The university offers a wide range of resources, from department to provost level, to help faculty and students develop public engagement projects. The links below include a variety of support for funding, instruction, and technology, as well as opportunities for collaboration on larger projects.
Department of History
U-M HistoryLabs Development Fund: The Department of History invites faculty to apply for a seed grant from the U-M HistoryLabs Development Fund to partner with one or more graduate students in the planning and implementation of a new U-M HistoryLabs course. U-M HistoryLabs are a curricular initiative featuring team-based experiential learning seminars and dissemination of collaborative research through public-facing and/or digital platforms. HistoryLabs are open to projects in all geographic, thematic, and temporal fields. Contact email@example.com for more information.
The library offers a broad range of support for digital and public engagement programs and instruction.
The Shapiro Design Lab is an ever-evolving experimental space in the Library focused on creating engaged learning opportunities and experiences across research, artistic, and teaching projects:
- Learn about Design Lab collaboration, workshop, and production space (including digital recording studios).
- Request a Design Lab consultation
Digital Scholarship Support encompasses a distributed community of people across the library with a range of expertise across different methods and interests, as well as partnerships with various offices and departments across campus:
- Digital Scholarship Resources and Workshops
- Digital Scholarship Research Guide
- Digital Librarian Consultation for Courses and Initiatives: To reach a librarian or schedule a consultation for your project, contact firstname.lastname@example.org.
The James and Anne Duderstadt Center, formerly known as the Media Union, opened in 1996 on North Campus as a special place to provide faculty and students with the tools and collaborative space for creating the future. The Duderstadt Center houses the Digital Media Commons, which provides faculty, staff, and students access to a state-of-the-art multimedia facility with visualization and virtual reality technologies (including audio, video, fabrication, and other types of studios).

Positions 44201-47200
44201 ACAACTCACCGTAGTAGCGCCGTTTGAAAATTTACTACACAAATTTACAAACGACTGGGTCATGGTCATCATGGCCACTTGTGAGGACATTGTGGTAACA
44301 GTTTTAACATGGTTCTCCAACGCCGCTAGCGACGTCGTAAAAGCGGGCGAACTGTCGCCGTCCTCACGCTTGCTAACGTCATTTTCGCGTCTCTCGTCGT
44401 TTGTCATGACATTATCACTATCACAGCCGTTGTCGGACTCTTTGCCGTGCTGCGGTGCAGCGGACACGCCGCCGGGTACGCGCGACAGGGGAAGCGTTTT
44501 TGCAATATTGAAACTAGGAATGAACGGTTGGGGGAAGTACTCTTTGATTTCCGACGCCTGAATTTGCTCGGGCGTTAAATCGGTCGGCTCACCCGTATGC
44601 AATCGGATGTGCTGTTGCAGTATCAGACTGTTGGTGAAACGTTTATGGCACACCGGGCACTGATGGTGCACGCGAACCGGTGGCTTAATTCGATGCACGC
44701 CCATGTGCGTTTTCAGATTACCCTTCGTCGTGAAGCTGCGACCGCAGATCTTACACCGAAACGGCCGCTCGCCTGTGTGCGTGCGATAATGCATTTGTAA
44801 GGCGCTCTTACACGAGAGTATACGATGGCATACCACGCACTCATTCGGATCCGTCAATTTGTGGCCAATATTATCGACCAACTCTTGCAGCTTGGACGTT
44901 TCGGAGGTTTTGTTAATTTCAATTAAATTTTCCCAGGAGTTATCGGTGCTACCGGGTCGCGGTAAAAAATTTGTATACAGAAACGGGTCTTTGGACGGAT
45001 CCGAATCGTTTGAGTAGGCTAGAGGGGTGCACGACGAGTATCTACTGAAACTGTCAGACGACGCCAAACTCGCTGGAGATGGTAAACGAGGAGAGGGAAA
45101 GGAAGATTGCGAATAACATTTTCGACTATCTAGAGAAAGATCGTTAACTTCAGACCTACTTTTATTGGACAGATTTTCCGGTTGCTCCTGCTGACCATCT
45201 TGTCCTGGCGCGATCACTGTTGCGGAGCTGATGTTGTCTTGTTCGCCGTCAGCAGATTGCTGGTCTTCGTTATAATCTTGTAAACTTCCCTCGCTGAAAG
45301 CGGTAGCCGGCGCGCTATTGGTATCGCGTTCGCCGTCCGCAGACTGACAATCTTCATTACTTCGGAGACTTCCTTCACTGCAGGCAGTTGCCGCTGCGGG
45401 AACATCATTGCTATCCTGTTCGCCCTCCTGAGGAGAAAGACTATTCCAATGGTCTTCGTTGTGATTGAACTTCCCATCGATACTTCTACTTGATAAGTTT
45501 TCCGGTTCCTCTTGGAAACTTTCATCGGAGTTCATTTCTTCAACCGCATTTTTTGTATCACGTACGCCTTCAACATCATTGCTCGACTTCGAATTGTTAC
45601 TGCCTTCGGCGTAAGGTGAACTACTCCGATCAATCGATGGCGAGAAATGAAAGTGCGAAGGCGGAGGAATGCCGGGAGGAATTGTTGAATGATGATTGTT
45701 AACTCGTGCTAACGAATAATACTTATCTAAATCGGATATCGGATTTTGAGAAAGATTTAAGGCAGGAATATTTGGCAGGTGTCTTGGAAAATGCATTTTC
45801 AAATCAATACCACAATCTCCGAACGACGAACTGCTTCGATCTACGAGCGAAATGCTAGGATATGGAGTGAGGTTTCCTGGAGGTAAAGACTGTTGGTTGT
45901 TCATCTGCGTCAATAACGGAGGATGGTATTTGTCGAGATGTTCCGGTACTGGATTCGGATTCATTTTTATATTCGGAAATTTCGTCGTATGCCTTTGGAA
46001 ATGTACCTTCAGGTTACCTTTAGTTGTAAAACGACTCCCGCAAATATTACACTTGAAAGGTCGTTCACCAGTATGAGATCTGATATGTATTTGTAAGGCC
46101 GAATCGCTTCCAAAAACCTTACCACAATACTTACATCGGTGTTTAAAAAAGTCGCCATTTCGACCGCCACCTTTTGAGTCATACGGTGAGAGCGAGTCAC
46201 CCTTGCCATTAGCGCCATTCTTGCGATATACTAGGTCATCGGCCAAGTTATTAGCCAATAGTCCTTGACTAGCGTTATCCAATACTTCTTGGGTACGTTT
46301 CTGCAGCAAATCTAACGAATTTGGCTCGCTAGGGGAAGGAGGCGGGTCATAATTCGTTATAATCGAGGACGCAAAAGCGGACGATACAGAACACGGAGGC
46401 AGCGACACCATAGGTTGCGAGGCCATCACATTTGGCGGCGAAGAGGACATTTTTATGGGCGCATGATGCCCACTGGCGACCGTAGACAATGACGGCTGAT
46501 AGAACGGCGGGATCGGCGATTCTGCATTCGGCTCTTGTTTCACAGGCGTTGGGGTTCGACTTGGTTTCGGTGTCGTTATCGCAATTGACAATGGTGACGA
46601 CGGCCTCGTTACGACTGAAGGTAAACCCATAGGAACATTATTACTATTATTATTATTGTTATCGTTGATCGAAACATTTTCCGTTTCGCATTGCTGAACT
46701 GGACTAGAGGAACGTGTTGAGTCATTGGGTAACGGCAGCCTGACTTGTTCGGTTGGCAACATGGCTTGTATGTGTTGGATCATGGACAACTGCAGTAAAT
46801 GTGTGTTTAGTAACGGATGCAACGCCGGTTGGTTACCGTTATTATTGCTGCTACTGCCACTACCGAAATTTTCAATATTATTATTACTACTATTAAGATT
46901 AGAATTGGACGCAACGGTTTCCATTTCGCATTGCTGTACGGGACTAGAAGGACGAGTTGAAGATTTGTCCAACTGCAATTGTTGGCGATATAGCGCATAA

The Clark Library combines the library's map collection, government information center, and spatial and numeric data services. Students and scholars from every discipline can find the materials, tools, and expertise to meet their research needs. The Clark Library hosts digital mapping, GIS, and data visualization classes and workshops, and staff are available for consultation.
LSA Instructional Support Services (ISS)
Instructional Support Services enhances teaching and learning experiences in LSA. Its professional staff strives to provide exceptional and professional support for the integration of new technologies, methods, and content into courses across the college. In addition to consultation, they offer a variety of funding and grants:
- Faculty Project Grants: Level I grants of up to $5,000 are available to individual faculty members to support the costs of initiating an effort to use instructional technologies in teaching undergraduate courses. Level II grants of up to $15,000 are available to faculty to carry out more substantial and especially innovative undergraduate curricular developments that take advantage of new instructional technologies.